I hope, one day, I'll have a daughter.
I hope she'll be athletic, drawn to sports, maybe even very good at one.
But if this happens, if in two decades she's in college and, for argument's sake, a basketball star on an elite team, will she and her teammates still be second-class citizens in the battle for the hearts and minds of fans?
Unless we change the way we view women's sports, I fear this will be so.
The NCAA women's basketball tournament is unfolding, though you're not alone if you've paid no attention. The women are headlined by the most dominant team on either side of college basketball's gender fence: undefeated Connecticut.
But as always, the women are lost in the tall shadow created by the men and their March Madness grab for glory.
ESPN, to its great credit, gives the women's tournament ample coverage no matter the ratings. The broadcasts, however, betray a sad reality: At many of the games, even the most important ones, there's paltry buzz and far more empty seats than fans.
Consider the second-round tournament game between Virginia and California, played at USC's 10,258-seat Galen Center. About 700 fans showed up.
Consider Maryland's Sweet 16 game played in basketball mecca Raleigh, N.C. For one of the tournament's best games, 3,000 fans were dwarfed by the spacious 19,722-seat RBC Center.
Consider that the first two rounds of women's play drew an average of 4,100 fans. The men routinely quadrupled that.
There's been low-level gnashing of teeth about all this. Among the excuses: The view that the women's game doesn't merit attention, and the hackneyed belief that women should be happy because their game is at least growing, albeit slowly.
Among the proposed solutions: move the tournament so it doesn't compete with the men, and play all NCAA games on the favored team's home court.
Women's college basketball is fine, high-caliber competition. It should be judged on its own merit and deserves greater attention.
The women's game shouldn't be happy with slow, incremental progress. Little else changes slowly in our Twitter-mad society. Why should this?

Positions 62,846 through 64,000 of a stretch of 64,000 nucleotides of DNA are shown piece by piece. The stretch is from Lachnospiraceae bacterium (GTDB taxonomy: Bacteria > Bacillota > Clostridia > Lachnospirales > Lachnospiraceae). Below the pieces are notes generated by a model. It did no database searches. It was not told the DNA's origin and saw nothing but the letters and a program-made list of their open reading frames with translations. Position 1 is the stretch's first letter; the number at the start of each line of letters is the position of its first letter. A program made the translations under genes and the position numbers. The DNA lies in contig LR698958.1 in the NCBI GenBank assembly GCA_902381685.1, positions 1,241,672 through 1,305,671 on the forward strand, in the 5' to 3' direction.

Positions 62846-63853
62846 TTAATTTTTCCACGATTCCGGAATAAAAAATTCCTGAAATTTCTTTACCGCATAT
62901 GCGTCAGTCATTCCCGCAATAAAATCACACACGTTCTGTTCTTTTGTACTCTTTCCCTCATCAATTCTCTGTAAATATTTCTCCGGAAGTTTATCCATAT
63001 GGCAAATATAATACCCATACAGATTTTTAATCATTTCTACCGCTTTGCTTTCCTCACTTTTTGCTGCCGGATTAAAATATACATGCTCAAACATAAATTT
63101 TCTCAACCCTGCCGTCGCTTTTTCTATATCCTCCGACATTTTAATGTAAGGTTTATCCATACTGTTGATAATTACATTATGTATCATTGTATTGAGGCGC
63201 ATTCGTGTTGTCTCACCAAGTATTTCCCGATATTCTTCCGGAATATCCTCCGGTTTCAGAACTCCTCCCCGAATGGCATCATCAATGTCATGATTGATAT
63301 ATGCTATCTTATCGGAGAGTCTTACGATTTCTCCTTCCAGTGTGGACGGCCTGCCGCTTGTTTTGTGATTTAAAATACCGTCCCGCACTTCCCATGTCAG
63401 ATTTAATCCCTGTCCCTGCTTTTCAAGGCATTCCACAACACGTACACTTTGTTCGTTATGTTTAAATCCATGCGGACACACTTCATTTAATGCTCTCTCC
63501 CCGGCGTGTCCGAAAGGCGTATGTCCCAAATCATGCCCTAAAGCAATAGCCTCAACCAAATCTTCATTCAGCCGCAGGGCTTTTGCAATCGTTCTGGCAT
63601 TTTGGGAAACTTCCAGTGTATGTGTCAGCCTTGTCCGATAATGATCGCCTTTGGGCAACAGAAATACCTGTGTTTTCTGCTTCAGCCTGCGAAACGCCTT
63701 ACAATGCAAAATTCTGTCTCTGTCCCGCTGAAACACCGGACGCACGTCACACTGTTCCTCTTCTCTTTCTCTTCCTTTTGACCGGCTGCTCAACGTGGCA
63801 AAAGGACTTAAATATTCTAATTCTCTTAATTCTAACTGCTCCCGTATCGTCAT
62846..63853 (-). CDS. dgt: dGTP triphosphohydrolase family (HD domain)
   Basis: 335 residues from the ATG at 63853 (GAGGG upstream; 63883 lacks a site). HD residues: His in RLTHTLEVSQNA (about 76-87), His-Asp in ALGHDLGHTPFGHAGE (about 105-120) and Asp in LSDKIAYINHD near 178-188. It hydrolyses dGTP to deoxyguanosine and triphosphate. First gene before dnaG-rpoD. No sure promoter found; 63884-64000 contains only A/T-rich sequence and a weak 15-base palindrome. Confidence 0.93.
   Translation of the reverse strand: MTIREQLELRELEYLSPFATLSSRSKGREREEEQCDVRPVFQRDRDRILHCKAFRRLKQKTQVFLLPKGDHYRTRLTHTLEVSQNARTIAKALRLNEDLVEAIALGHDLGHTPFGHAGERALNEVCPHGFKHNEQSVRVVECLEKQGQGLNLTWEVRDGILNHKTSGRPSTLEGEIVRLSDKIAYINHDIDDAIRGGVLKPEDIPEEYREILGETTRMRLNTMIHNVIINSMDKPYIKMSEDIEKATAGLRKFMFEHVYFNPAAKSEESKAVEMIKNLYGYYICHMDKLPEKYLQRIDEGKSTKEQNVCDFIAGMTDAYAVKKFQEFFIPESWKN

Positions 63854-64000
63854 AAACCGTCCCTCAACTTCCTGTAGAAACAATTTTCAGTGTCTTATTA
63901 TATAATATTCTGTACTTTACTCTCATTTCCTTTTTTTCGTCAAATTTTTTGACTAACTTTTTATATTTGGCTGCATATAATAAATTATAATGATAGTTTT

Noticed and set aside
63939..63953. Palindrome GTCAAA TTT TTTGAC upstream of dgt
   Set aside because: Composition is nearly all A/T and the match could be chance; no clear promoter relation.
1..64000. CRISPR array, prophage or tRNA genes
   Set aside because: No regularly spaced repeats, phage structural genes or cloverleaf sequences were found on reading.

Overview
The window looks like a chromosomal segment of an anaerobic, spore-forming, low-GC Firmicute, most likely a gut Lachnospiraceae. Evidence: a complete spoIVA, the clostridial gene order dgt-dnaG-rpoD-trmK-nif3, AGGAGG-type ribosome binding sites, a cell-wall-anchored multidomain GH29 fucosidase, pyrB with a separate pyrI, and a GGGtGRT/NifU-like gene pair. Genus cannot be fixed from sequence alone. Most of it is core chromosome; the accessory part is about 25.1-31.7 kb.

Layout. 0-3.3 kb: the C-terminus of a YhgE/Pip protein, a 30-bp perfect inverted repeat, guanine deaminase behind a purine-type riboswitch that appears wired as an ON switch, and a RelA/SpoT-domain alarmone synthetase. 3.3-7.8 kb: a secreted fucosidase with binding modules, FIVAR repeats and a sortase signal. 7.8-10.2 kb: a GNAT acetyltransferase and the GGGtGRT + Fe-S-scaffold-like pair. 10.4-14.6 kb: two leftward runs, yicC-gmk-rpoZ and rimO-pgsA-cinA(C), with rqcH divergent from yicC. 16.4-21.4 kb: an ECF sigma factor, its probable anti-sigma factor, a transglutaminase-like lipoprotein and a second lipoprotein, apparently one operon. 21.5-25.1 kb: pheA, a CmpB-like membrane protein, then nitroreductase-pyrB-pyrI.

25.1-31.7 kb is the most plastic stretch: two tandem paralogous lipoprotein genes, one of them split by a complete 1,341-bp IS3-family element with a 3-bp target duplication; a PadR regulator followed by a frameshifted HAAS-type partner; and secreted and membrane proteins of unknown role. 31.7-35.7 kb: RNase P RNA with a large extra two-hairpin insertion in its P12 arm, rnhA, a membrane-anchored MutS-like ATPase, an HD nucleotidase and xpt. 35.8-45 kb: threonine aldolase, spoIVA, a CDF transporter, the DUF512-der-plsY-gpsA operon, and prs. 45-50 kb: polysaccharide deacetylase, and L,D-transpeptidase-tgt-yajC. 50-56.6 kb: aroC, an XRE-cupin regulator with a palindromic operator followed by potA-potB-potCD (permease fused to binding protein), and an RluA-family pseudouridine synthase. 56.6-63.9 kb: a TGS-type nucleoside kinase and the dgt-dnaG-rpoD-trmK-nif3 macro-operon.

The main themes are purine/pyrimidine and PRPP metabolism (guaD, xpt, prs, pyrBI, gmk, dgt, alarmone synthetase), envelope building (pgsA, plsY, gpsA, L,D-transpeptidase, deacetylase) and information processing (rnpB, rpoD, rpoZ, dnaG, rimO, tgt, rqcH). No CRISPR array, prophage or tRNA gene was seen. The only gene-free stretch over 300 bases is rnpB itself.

Moving the tournament or reworking the games to play them on home courts (something the men don't do) is condescending. Instead, we need to look in the mirror.
We're simply not ready to accept strong, aggressive women playing sports. And this is nowhere truer than when dealing with college basketball.
"We have a problem with women on teams," said Jennifer Ring, a political science professor at the University of Nevada in Reno whose recent book, "Stolen Bases," covers prejudice against women in sport.
"We're phobic of women athletes; afraid of women who are big, strong and effective at competition. But this is especially true when it's about women athletes on teams -- women focusing their effort on helping out their teammates, women doing whatever has to be done to help other women" -- instead of pleasing men, she added. "It conflicts with stereotypes we have about femininity."
Well said, professor. There are fewer men in America than women, but chauvinism still reigns. Nowhere more than in sports.
The female athletes who gain the most acceptance must still conform to mainstream societal standards for being pretty, polite, sweet and sexual -- while usually plying their craft solo. There's a reason the women most accepted, most fawned over, are tennis players. There's a reason that in every other photo of Danica Patrick, she's dressed in two ounces of clothing.
Additionally, when it comes to basketball and the NCAA tournament, race remains a factor.
Just as in the WNBA, a lot of the top performers in the college game are black, and a lot of them are dark-skinned. Sadly, frustratingly, wrongly, darker-hued African-Americans have always been subjected to stiffer discrimination than their lighter brothers and sisters. Remember, it was only two years ago that radio host Don Imus dug a ditch for his career by referring to the dark-skinned women of the Rutgers basketball team in a racist way.
Imus, I suspect, said what a lot of people feel, deep down.
Look, since this is a female issue we're talking about, sexual sizzle matters in an outsized way, and that means skin tone matters, too. You're kidding yourself if you think dark-skinned black women -- Candice Wiggins, the remarkable point guard on last year's Stanford team, comes to mind -- are viewed in the same feminine, sexy way as their lighter counterparts. There's a reason latte-hued Candace Parker is hyped as a star and a savior partly for her sex appeal, while Candice Wiggins is not.
In the sad-but-true-and-must-be-fixed file: If the NCAA women's tournament were filled with performers who bore a strong resemblance to the blond, blue-eyed, pixie-like Anna Kournikova -- or if it simply featured teams stuffed with look-alike Candace Parkers -- you could count on it being much, much more popular.
But still not as popular as the men.